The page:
A Monster, Bullied Child or Both?

January 22nd 2016, left many families in La Loche. Saskatchewan devastated. One this day, a youth male came into La Loche Community School armed with a gun and fired at students and teachers. At first this incident appeared to be a random act but it was later determined to be intentional. The young offender has been charged with four counts of first degree murder, and seven counts of attempted murder and one account of possession of a weapon. Although the rest of Saskatchewan may not know the name of the young offender, whose name cannot be disclosed under the Youth Criminal Justice Act, the community of La Loche will. With only a population of 3,000 people, the community is described as close-knit.

bleechIn recent years, bullying is being treated much like a crime, particularly due to the popularity of cyber- bullying. There have been multiple laws put in place to deter youths from bullying. However, some individuals argue, there need to be more efforts put towards helping victims as well.

Stories have been released explaining the young male was relentlessly teased by his peers due to his large ears. The young male’s family argued that the boy was acting out in anger as a result of his own pain. The perpetrators’ family has argued that there is a lack of mental health resources to assist students in schools – an ongoing point of debate for years.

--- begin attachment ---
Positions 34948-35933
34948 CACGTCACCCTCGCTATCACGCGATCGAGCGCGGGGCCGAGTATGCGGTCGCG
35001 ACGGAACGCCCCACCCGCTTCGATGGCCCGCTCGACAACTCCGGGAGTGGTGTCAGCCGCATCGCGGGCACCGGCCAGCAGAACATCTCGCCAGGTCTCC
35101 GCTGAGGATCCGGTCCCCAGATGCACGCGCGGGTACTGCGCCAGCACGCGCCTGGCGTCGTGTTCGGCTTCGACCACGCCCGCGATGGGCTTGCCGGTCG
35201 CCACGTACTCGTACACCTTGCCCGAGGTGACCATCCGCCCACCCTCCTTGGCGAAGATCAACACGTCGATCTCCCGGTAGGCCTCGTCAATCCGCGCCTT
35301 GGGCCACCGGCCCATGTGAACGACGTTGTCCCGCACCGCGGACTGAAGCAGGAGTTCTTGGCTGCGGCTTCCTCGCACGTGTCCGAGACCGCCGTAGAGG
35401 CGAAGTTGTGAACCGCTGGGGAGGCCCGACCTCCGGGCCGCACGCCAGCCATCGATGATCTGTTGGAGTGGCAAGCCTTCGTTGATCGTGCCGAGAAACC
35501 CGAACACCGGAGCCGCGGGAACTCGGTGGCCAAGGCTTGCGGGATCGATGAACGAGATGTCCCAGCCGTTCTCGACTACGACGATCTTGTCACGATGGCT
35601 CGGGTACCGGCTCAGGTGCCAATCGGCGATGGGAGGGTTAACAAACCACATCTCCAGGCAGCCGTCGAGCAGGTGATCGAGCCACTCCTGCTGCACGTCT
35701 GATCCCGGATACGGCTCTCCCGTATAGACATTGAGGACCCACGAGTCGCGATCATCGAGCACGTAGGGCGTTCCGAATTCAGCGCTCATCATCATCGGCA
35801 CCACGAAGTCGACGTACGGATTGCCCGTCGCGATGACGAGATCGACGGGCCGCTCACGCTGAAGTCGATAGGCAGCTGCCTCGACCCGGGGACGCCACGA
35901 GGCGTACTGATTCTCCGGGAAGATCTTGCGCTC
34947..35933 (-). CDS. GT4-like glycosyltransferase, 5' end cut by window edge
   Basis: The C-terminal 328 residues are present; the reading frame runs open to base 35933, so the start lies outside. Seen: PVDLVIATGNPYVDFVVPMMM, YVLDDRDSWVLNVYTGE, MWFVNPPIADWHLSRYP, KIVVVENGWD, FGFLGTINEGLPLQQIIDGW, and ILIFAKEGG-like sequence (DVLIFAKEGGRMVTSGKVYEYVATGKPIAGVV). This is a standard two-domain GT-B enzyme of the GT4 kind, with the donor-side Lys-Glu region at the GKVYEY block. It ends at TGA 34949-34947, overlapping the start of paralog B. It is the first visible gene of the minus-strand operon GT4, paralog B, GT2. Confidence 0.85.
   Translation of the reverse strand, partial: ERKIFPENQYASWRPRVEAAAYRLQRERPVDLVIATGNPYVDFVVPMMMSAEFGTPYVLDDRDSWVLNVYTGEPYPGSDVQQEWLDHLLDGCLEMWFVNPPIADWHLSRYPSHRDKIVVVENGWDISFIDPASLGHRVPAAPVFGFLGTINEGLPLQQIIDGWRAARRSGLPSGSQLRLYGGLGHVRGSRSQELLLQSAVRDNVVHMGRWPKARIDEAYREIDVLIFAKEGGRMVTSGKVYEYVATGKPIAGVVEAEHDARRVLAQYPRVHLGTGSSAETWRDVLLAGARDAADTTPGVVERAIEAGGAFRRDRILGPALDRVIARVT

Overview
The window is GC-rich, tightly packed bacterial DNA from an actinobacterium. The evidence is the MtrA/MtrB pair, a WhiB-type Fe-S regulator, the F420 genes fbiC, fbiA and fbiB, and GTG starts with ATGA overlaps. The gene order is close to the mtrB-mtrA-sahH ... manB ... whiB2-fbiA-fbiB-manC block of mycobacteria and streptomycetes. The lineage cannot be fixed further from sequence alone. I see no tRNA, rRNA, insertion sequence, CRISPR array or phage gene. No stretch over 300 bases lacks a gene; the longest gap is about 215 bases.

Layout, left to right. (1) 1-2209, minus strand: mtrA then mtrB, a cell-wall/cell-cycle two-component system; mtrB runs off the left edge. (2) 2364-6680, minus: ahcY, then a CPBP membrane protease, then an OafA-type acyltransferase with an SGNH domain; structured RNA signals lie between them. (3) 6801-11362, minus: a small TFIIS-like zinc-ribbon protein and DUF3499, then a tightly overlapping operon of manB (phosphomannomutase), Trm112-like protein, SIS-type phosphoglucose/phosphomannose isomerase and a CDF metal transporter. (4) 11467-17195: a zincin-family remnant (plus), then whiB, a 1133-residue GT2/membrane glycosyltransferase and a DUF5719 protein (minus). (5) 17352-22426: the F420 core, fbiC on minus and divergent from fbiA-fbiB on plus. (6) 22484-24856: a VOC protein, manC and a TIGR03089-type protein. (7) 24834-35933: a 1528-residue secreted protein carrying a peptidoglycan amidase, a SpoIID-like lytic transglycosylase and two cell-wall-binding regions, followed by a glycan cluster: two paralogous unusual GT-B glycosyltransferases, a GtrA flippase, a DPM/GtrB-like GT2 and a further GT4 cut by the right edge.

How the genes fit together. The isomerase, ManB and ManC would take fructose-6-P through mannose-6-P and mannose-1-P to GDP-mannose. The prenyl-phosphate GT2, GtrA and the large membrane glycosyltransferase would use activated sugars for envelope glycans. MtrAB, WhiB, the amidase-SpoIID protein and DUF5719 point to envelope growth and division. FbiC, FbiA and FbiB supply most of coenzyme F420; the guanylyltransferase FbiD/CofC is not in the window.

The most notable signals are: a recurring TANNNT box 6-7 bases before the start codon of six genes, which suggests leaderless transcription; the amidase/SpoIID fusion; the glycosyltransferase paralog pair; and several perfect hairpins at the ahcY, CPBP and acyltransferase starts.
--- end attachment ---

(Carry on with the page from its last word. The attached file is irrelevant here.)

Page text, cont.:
The family also pointed out that the young offender had deliberately chosen not to attack those who had shown him kindness. In fact, the offender vocalized this intention to his captives at the time. Some adults have reflected on their teenage years and empathized with the young offender’s experiences of being relentlessly bullied and desire to lash out; although they do not condone his behavior, they can relate.

Many organizations and groups have advocated for the need for better mental health programs for our youths and adults alike. It has been argued that mental health is too commonly overlooked and the impacts of negative experiences are underestimated. The La Loche community is known to have a high suicide rate. However, there has been little done to address the suicide epidemic. The stigma of discussing mental health at any level can often shut down a conversation before it starts.

Conversely, members of the community are stricken by grief and mourning the death of their young children. Similarly, the parents of the offender are devastated their son will soon be placed in a penitentiary. Contenders argue that the young offender has committed an adult crime and deserves an adult sentence while some community members blame the lack of resources and help. 
What do you think ? Do you feel mental health played a large role in this incident?

Do you feel the Canadian government needs to do more for the La Loche community?

Leave your thoughts below.

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    1. I like that idea! It’s an effective way to measure any changes. It’s great hearing ideas from readers, it helps me assess how readers are engaging with the materials. Thank you so much for sharing your thoughts!

      The suicide rate is directly linked to the mental health epidemic as there are a lack of jobs, recreational activities and livelihood in this community. There is a high rate of alcoholism and violence. This may be rooted in the segregation of Aboriginals and residential schools.